Old North East photographs show a forgotten way of life

PUBLISHED: 00:16 13 January 2011 | UPDATED: 18:22 20 February 2013

This romantic view of old Newcastle was produced by Lydell ‘Lyd’ Sawyer in the 1890s and published as a postcard in the early years of the 20th century. Images like this, complete with well-dressed ladies and barefoot urchins, were very popular.

This romantic view of old Newcastle was produced by Lydell ‘Lyd’ Sawyer in the 1890s and published as a postcard in the early years of the 20th century. Images like this, complete with well-dressed ladies and barefoot urchins, were very popular.

John Hannavy presents another selection of photographs from bygone days in the North East

To historians like me, early trade directories are a goldmine of useful information and an essential aid in dating photographs. In the early days of photography, studios came and went with surprising speed, being opened with huge expectations of fame and fortune, and closing either due to the ineptitude of many early photographers, or the surprising lack of customers coming through their doors.


So, by the simple rule of thumb that the studio probably opened a year before its first trade directory entry, and probably also a year before its last entry, we can usually date early portrait photography pretty precisely.


Newcastles trade directories are something of a surprise, however, in that the first mention of a photographic studio does not appear until 1873 - although surviving photographs show that, of course, photographers were active in the city a long time before that.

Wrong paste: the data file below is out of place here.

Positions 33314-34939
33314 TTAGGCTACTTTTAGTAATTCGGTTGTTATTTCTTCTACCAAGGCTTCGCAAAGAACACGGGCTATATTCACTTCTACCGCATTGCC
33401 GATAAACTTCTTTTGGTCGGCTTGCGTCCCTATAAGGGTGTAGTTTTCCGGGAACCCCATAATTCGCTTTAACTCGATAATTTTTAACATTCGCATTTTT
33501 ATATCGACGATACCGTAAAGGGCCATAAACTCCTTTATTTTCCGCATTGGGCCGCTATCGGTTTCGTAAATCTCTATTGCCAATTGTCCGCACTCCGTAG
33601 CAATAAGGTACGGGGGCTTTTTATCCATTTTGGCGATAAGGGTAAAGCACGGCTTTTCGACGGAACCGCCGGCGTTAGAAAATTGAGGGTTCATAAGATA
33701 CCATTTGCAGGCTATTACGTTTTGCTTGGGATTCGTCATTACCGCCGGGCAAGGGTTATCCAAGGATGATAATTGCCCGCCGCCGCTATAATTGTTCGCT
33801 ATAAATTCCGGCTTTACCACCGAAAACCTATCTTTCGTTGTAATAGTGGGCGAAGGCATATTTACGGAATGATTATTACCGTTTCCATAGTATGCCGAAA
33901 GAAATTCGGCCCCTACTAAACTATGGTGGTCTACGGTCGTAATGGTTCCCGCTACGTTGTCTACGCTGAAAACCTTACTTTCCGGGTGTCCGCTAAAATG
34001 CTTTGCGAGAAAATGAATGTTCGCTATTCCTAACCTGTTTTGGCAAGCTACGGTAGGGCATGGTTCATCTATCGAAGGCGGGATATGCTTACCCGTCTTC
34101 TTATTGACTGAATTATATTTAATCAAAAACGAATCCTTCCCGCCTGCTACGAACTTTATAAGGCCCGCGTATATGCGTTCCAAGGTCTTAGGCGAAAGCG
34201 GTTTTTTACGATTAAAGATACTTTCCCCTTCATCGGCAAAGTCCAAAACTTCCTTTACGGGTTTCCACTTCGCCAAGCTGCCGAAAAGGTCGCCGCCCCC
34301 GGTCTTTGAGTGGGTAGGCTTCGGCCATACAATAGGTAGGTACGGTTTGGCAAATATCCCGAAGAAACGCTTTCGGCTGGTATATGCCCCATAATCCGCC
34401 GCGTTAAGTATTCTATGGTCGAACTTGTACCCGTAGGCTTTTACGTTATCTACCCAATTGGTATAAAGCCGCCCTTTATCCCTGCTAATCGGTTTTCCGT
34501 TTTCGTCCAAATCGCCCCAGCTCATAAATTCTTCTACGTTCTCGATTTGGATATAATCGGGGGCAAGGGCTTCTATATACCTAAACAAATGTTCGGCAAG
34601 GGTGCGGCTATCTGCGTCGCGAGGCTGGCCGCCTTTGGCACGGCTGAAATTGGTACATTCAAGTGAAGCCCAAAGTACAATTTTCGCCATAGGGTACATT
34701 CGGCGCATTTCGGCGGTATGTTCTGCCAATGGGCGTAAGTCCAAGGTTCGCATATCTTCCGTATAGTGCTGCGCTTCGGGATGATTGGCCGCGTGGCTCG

Indeed, in my own collection is a portrait of a young man taken in a Newcastle studio between 1855 and 1857. It is an ambrotype portrait - a photograph on glass where the little positive picture set in a leather case is the actual plate exposed in the camera.


The ambrotype was introduced in the early 1850s and, like the daguerreotype before it, was packaged and sold in exactly the same sort of leather cases which had hitherto been used to house the much more expensive miniature painting. This was all part of the promotion of photography as the new art, and, by association, the leather case helped underline that idea.


This was Victorian high technology brought to the world of art - magical and a little mystical to many of those who saw photographic portraits for the first time.

The photographer who captured the likeness of the unknown young man was John Mawson, a pharmacist from Penrith, who had arrived in Newcastle in the early 1840s and, by 1846, had gone into partnership with his 18-year-old brother-in-law Joseph Wilson Swan to create Mawson & Swan Ltd, photographic chemists, at 13 Mosley Street in Newcastle. For a brief period he also operated a photographic studio at the same address, and in Newcastle trade directories for 1857, he listed himself as a chemist and an artist - with a little p to identify himself as a photographic artist. Using my rule of thumb, that entry would have been put together a year earlier, in 1856.


Mawson & Swan quickly developed such a high reputation for their chemicals, that Mawson, perhaps, could no longer afford the time to take photographs, and in his obituary, the fact that he had once operated as a photographer was not only overlooked, but specifically denied.